When I was young, about seven or eight, I had “blackouts.”
That was my word for them. Not because I lost consciousness or had holes in my memory. They were “blackouts” because it felt like I was blacking out from reality like the world was suddenly a bit more tenuous. Everything around me seemed to lose its depth as if I was no longer directly observing reality but rather just an image of it, flat and lifeless. And as I felt my connection to reality wane, it seemed that I, too, might wane with it, that my very essence might evaporate into nothingness, or perhaps that nothingness was all I had ever really been in the first place. It was horrifying.
Of course, it was horrifying. It was a panic attack.
That sense of reality slipping away, and of me slipping away with it, was the derealization and depersonalization that are common with a panic disorder. As I would soon come to discover, I was not alone. When I described my experiences to my mother, she confided in me that she had dealt with anxiety her entire adult life and had been seeing a psychiatrist for years. She got me in with a psychotherapist who worked with children. His name was Jim Consoli, and he was a wonderful man. He taught me coping techniques, breathing and meditative self-soothing that would help me get through a panic attack, and he helped me understand them. Unlike anxiety attacks, panic attacks typically have no external trigger. They come without warning, and they fade away on their own. Jim taught me the very Zen strategy of embracing the transience of a panic attack, focusing on the passage of time from one moment to the next, until one of those moments eventually carried me out the other side of the attack. I remain indebted to Jim Consoli, and my mother, to this day.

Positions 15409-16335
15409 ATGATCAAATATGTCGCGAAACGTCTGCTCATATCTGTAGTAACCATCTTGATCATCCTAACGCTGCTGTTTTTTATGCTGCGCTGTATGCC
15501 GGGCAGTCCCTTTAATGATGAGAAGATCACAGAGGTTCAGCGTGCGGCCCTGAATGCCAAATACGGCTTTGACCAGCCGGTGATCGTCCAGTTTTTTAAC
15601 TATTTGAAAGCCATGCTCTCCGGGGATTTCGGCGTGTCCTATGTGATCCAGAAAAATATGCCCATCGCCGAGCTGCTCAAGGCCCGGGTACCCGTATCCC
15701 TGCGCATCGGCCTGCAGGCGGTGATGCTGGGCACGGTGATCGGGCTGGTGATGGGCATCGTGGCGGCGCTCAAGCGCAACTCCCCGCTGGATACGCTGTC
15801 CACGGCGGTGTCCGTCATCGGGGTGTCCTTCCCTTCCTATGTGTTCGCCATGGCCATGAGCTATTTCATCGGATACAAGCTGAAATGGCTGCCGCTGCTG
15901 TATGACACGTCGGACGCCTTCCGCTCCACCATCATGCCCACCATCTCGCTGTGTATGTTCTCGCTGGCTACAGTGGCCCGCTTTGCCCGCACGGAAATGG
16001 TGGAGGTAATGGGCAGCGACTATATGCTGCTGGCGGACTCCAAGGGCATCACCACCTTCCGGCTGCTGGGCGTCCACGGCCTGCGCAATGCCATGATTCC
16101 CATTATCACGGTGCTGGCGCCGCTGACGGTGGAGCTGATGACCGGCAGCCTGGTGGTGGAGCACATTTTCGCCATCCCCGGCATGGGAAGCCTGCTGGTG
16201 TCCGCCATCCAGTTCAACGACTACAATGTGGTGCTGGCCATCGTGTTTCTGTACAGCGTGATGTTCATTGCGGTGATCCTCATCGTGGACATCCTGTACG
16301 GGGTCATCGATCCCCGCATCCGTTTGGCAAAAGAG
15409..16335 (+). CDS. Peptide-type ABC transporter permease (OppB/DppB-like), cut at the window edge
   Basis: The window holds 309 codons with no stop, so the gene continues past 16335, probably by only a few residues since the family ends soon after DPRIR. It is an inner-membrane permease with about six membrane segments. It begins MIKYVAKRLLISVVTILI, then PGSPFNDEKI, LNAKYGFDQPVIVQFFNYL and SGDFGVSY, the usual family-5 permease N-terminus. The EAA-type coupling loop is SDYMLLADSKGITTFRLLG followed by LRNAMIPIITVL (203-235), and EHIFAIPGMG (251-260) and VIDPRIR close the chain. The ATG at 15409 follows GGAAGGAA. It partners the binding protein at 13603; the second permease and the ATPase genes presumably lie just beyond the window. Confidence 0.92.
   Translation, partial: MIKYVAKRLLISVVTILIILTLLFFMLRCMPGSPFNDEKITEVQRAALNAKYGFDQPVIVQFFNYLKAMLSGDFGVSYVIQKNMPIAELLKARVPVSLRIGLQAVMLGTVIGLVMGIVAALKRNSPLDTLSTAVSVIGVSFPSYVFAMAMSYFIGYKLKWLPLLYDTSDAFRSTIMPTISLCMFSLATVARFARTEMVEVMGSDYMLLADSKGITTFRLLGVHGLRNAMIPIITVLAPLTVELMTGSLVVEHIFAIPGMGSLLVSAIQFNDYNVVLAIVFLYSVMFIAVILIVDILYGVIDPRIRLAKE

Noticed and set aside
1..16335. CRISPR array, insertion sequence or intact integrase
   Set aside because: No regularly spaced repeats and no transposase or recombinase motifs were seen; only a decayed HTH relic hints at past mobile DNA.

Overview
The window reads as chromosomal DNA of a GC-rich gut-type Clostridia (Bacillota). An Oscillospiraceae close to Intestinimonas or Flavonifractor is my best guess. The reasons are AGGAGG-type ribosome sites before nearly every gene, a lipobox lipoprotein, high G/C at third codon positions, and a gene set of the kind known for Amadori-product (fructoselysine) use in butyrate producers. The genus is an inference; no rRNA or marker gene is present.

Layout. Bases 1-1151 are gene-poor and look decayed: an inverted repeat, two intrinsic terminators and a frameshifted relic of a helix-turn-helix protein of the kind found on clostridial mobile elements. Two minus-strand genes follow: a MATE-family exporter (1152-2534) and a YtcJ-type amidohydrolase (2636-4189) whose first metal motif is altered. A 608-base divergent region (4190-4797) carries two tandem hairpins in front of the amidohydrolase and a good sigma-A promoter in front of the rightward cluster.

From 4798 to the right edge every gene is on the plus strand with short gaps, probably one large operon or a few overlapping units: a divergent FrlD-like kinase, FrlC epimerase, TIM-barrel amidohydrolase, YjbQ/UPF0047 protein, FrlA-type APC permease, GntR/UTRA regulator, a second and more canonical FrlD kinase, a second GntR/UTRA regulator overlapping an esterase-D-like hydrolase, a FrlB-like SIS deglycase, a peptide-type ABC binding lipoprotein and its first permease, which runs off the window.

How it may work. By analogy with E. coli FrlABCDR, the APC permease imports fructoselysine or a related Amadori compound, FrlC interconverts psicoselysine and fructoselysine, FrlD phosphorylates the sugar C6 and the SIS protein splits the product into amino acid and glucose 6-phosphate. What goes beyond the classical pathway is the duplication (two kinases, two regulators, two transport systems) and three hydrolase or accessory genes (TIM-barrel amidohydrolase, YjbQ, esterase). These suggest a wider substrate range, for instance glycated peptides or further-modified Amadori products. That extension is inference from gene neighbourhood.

Later, when I was older, we augmented my coping strategies with medication. First imipramine, because it was the antidepressant my mother had found success with, then desipramine, and finally, when it became apparent that tricyclics were not the answer, fluoxetine. It did the trick. Let this be a lesson to anyone who will listen: just because a medication does not work for you does not mean medication, in general, cannot help. Neurology is a complicated business, as unique as fingerprints. Finding the right medication is a process, but it’s a process worth seeing through.
A funny thing about SSRIs: the people who have success with them frequently don’t have to stay on them permanently. As I completed college and entered the whirlwind of “real life,” I found I had left my panic attacks somewhere by the wayside. I had not had one in years. With my doctor’s blessing, I discontinued the fluoxetine. The panic attacks never returned. I considered myself “cured.”
Life happened. Marriage. Kids. A dog. A second dog. Then, sadly, back to one dog. A few jobs. Eventually, a career. A second career. (Writing, my passion.) I won’t belabor the details. Like Jimmy Buffett says in He Went to Paris, twenty more years (or thereabout) slipped away.